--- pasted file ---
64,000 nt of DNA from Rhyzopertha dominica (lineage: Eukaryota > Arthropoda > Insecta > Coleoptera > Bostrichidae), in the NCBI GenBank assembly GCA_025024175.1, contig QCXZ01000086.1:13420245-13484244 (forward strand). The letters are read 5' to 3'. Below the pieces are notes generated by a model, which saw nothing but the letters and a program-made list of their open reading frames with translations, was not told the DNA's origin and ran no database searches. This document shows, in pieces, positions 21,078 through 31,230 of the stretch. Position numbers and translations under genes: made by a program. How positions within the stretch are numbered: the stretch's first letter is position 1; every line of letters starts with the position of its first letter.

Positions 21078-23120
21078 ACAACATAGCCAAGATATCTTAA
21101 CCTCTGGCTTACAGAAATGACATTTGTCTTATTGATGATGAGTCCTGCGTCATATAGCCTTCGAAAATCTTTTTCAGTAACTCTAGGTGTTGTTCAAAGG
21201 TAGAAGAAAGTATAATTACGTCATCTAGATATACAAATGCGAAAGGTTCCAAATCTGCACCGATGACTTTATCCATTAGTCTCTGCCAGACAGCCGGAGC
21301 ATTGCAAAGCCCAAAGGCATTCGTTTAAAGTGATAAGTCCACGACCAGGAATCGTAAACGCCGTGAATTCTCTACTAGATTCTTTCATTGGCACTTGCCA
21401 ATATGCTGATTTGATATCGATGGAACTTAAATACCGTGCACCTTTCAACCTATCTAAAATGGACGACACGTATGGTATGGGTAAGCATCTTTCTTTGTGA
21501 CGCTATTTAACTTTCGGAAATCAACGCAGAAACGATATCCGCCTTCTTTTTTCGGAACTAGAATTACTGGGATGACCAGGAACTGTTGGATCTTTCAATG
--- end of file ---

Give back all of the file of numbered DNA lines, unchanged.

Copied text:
64,000 nt of DNA from Rhyzopertha dominica (lineage: Eukaryota > Arthropoda > Insecta > Coleoptera > Bostrichidae), in the NCBI GenBank assembly GCA_025024175.1, contig QCXZ01000086.1:13420245-13484244 (forward strand). The letters are read 5' to 3'. Below the pieces are notes generated by a model, which saw nothing but the letters and a program-made list of their open reading frames with translations, was not told the DNA's origin and ran no database searches. This document shows, in pieces, positions 21,078 through 31,230 of the stretch. Position numbers and translations under genes: made by a program. How positions within the stretch are numbered: the stretch's first letter is position 1; every line of letters starts with the position of its first letter.

Positions 21078-23120
21078 ACAACATAGCCAAGATATCTTAA
21101 CCTCTGGCTTACAGAAATGACATTTGTCTTATTGATGATGAGTCCTGCGTCATATAGCCTTCGAAAATCTTTTTCAGTAACTCTAGGTGTTGTTCAAAGG
21201 TAGAAGAAAGTATAATTACGTCATCTAGATATACAAATGCGAAAGGTTCCAAATCTGCACCGATGACTTTATCCATTAGTCTCTGCCAGACAGCCGGAGC
21301 ATTGCAAAGCCCAAAGGCATTCGTTTAAAGTGATAAGTCCACGACCAGGAATCGTAAACGCCGTGAATTCTCTACTAGATTCTTTCATTGGCACTTGCCA
21401 ATATGCTGATTTGATATCGATGGAACTTAAATACCGTGCACCTTTCAACCTATCTAAAATGGACGACACGTATGGTATGGGTAAGCATCTTTCTTTGTGA
21501 CGCTATTTAACTTTCGGAAATCAACGCAGAAACGATATCCGCCTTCTTTTTTCGGAACTAGAATTACTGGGATGACCAGGAACTGTTGGATCTTTCAATG